USC Estimates Risk for Childhood Asthma Due to Heavy Traffic

Heavy traffic corridors in the cities of Long Beach and Riverside are responsible for a significant proportion of preventable childhood asthma, and the true impact of air pollution and ship emissions on the disease has likely been underestimated, according to researchers at the University of Southern California (USC).

The study, which appears in an online edition of the American Journal of Public Health, estimated that 9 percent of all childhood asthma cases in Long Beach and 6 percent in Riverside were attributable to traffic proximity.

The study also found that ship emissions from the Los Angeles-Long Beach port complex contributed to the exacerbation of asthma. For example, approximately 1,400 yearly episodes of asthma-related bronchitis episodes in Long Beach (21 percent of the total) were caused by the contribution of ship emissions to nitrogen dioxide levels in the city.

Although there has been extensive research on the effects of traffic proximity on asthma risk, this study is one of the few that has estimated the number of cases—or "burden of disease"—associated with traffic in specific high risk communities, says principal investigator Rob McConnell, M.D., professor of preventive medicine at the Keck School of Medicine of USC and deputy director of the Children's Environmental Health Center at USC.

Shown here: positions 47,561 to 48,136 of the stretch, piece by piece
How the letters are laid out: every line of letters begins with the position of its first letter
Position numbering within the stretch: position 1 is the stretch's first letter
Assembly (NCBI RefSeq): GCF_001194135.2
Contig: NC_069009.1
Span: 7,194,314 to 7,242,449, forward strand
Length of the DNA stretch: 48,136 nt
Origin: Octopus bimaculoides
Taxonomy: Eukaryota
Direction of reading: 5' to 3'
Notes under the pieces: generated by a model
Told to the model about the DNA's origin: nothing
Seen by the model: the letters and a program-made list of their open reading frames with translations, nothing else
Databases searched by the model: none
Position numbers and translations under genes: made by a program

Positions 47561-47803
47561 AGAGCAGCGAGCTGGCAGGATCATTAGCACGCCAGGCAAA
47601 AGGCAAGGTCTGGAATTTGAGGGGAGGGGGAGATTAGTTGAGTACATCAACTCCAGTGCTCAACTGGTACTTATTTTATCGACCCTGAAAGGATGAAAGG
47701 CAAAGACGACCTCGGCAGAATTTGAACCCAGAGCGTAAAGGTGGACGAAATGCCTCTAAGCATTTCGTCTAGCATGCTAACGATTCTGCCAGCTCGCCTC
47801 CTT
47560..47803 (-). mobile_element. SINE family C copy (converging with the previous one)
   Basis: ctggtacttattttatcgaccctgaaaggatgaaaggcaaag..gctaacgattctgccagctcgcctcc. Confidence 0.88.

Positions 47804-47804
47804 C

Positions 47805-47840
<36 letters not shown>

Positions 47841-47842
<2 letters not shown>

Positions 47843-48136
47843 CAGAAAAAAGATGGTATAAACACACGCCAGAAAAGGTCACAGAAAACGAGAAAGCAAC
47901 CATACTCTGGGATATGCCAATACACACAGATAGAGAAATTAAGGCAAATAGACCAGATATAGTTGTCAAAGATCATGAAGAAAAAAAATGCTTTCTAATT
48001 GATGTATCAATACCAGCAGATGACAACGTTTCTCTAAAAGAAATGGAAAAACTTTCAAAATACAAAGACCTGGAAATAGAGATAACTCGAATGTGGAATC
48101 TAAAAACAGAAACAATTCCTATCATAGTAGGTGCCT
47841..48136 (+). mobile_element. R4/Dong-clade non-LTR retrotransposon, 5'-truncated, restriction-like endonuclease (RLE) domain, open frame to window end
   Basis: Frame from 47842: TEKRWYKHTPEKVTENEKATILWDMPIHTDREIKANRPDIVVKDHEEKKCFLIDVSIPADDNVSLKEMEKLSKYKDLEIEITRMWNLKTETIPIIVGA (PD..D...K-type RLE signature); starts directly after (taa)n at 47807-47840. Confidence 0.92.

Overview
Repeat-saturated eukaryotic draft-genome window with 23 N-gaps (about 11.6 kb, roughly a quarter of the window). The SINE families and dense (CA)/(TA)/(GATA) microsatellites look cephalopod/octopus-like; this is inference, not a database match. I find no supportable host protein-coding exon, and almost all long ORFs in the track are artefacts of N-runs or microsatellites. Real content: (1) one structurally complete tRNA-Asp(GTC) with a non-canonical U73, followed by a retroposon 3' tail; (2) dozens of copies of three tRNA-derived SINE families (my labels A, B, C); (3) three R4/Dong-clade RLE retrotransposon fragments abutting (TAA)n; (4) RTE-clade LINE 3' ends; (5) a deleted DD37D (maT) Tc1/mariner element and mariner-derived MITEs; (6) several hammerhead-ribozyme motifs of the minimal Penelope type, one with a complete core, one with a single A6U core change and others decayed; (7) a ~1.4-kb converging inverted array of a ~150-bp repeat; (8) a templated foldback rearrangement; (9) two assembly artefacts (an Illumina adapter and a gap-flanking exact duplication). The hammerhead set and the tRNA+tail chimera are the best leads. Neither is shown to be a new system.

"The traditional approach to estimating the burden of air pollution-related disease has markedly underestimated the true effect," McConnell says. "Our results indicate that there is a substantial proportion of childhood asthma that may be caused by living within 75 meters (81 yards) of a major road in Long Beach and Riverside. This results in a much larger impact of air pollution on asthma symptoms and health care use than previously appreciated. This is also one of the first studies to quantify the contribution of ship emissions to the childhood asthma burden."

The study drew upon data from the Children's Health Study (CHS), a longitudinal study of respiratory health among children in 12 Southern California communities, including Riverside and Long Beach. Researchers estimated the number of asthma cases and related complications that occurred because of air pollution, using information from epidemiological studies that they then applied to current exposure to air pollution and traffic in Southern California. The results showed that approximately 1,600 cases of childhood asthma in Long Beach and 690 in Riverside could be linked to living within 81 yards of a major road.

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